The first parts of this house at 42 Heartbreak Road were built before 1684 by Thomas Low Sr. or by his son John Low. The house is first mentioned in a 1708 deed when it was transferred from John Low and his wife Sarah Thorndike to their son Thorndike Low.
This house is an example of a First Period home, with an overhang at the gable end, formed with molded end girts like those that on the side of the Whipple House, further decorated with shadow-molded sheathing and applied dentils above the projecting girt. The hewn overhang may be related to the plank walling system. The house wаs complete restyled during the Federalist period. The combined evidence of the very wide chimney bay, wide summer beam boxes and the overhangs at the gable ends and the roof framing make it virtually certain that the concealed structure (and possibly finish) of the rest of the house is First Period in origin.
The only First Period features currently in the house are a single chimney post with crude chamfer and the collar beams in the attic (survey data indicates collar beams disappear as a feature of the roof framing of one room deep houses before the end of the First Period). Chimney bay dimensions, size of summer beam boxes, steep roof pitch and overhangs at the gable end in combination also indicate First Period construction.
Thomas Low Sr. came to New England with the Rogers’ party from Gravesend, England in 1636, and arrived at Ipswich in 1637. He first settled in Chebacco Parish, where he was a malster (malted grains to make beer and spirits). His son Deacon Thomas Low (1631-1712) remained in Chebacco and is buried there in the Old Burying Ground. Later in life Thomas Low Sr. moved to this property on Heartbreak Road in the “Candlewood Neighborhood” in Ipswich, also known as “The South Eighth.”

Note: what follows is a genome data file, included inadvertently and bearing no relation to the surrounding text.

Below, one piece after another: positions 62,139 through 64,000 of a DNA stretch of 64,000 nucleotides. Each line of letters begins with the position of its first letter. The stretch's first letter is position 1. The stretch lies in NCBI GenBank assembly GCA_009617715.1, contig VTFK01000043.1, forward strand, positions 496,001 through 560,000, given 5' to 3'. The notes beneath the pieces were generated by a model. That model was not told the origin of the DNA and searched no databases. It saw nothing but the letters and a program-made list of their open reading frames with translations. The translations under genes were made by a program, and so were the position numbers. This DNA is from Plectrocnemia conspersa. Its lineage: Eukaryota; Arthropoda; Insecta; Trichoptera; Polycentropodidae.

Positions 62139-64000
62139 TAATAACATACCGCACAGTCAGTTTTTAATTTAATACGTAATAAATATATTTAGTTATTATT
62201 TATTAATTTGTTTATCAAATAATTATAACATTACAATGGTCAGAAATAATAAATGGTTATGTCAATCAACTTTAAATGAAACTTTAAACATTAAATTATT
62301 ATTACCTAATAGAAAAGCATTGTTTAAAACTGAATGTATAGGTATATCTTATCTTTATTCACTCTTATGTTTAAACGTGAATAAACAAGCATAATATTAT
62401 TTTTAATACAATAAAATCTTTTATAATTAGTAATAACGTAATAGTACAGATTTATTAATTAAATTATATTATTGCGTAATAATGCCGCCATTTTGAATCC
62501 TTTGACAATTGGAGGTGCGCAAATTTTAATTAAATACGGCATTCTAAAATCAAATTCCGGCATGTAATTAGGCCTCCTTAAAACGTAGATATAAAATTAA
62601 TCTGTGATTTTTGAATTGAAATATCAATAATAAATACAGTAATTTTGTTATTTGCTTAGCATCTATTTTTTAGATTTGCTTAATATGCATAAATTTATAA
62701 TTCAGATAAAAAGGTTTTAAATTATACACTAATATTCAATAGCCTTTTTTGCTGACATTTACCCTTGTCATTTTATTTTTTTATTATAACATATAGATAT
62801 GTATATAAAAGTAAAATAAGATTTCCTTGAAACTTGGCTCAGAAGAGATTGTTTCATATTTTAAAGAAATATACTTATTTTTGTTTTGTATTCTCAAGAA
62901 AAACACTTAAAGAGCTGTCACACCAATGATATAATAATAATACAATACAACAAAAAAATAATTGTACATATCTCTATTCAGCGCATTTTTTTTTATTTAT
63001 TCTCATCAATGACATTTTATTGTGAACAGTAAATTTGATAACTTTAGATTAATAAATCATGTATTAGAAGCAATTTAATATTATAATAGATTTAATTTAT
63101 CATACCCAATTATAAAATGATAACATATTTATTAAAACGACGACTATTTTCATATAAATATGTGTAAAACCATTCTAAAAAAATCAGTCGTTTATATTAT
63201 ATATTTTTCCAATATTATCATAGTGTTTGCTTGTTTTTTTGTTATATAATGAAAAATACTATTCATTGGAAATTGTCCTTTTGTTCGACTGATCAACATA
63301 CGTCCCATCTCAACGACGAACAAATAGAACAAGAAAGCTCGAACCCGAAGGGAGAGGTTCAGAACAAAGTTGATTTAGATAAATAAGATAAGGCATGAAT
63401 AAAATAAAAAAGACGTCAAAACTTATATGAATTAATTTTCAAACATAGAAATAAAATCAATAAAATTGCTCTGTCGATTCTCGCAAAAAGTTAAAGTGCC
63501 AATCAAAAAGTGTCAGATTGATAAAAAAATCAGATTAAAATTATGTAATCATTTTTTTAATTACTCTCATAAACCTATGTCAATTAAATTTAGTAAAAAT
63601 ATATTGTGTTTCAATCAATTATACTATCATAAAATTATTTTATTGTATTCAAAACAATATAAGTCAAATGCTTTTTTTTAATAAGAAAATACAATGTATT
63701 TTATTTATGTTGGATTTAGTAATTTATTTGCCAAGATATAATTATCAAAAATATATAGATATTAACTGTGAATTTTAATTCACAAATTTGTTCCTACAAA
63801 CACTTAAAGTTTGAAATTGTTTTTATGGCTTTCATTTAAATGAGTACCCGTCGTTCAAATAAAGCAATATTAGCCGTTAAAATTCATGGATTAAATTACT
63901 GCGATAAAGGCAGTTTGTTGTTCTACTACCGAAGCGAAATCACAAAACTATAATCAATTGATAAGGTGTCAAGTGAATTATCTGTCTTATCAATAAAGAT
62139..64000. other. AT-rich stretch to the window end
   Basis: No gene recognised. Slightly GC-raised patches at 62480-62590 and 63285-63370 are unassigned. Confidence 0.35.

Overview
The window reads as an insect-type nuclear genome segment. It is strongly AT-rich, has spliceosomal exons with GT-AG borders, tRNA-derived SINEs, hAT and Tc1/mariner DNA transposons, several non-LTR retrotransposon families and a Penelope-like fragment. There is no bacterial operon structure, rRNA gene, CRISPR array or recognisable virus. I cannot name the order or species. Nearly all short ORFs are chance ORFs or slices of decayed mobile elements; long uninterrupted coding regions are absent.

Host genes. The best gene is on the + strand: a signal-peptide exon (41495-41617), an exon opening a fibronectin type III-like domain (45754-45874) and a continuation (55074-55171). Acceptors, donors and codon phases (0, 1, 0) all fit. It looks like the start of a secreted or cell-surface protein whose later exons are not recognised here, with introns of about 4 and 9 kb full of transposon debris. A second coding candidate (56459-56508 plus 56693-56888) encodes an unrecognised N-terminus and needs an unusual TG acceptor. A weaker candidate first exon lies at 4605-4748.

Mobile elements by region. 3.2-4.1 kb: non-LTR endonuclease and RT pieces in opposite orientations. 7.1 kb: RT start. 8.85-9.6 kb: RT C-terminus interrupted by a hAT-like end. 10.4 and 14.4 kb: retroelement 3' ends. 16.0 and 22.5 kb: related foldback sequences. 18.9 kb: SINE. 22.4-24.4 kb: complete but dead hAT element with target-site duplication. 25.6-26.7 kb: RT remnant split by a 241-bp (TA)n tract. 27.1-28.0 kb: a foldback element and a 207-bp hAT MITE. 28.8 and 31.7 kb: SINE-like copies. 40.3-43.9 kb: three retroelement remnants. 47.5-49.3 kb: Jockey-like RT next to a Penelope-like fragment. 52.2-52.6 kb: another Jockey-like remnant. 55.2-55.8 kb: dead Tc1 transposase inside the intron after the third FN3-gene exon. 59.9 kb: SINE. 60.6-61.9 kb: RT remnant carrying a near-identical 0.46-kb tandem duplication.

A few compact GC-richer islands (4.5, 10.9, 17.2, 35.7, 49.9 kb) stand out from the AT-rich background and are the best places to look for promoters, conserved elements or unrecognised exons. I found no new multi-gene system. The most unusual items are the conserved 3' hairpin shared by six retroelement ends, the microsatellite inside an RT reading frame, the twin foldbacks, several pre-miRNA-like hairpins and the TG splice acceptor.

His will dated 20 Apr. 1677, (Essex Probate Files 17242) mentions wife Susanna and children John, Thomas, Margaret and Sarah and grand-children Thomas Low, Margaret Davisson, Sarah Safford and Sarah Low:
“I give & bequeath unto Susannah my Loving wife what goods she brought with her and also I give her the use of that room which I lye in & the free use of those things that are in it and also the use of one cow which she liketh best & will is that my Sonne John shall maintain it wintere & summer & also my will is that if the Cow come to any casuality hee shall find her another Cow & maintain it likewise as beforesaid.
Also I give unto my wife one-fourth part of her labor that she hath spunn both Lening & wollen & also she shall have her beere as she hath now & also free use of the fire: & also John shall reare her one Sheoate yearly for sume meate for her & also a little ground to sow half a peck of flax seede yearly. And also to give unto her thirty shillings yearly to be paid by my executor in such things as she shall stand in need of during her natural life.
Moreover I give unto my loving wife five ponds to dispose of as she shall thinke good, and my will is that in case my wife shall thinke meete to remove from my sonne John, then my will is that John Low pay or cause to be paid to her forty shillings yearly & every yeare during her natural life in such pay as she needeth. And I also give her the Cowe to be her owne & John to send the pay to Boston or CharlesTown.”
To John: “all my housing and all my lands in Ipswich, both meadow and upland, including half the house and half barn, the malt house and the things belonging to it.” Among other goods, one sword, belt, powder, and bullets.”
To son Thomas (living in Chebacco) he gave £30, to daughter Margaret £40 and to daughter Sarah £40, to be paid within two years of his death. To grandchildren Thomas Low £5, Margaret Davison £5, Sarah Saffbrd £5, and Sarah Low £5, to be paid when they were twenty-one or on their marriage days. The estate totaled £290.11 and the residue went to his son John, executor. (Probate Records of Essex County).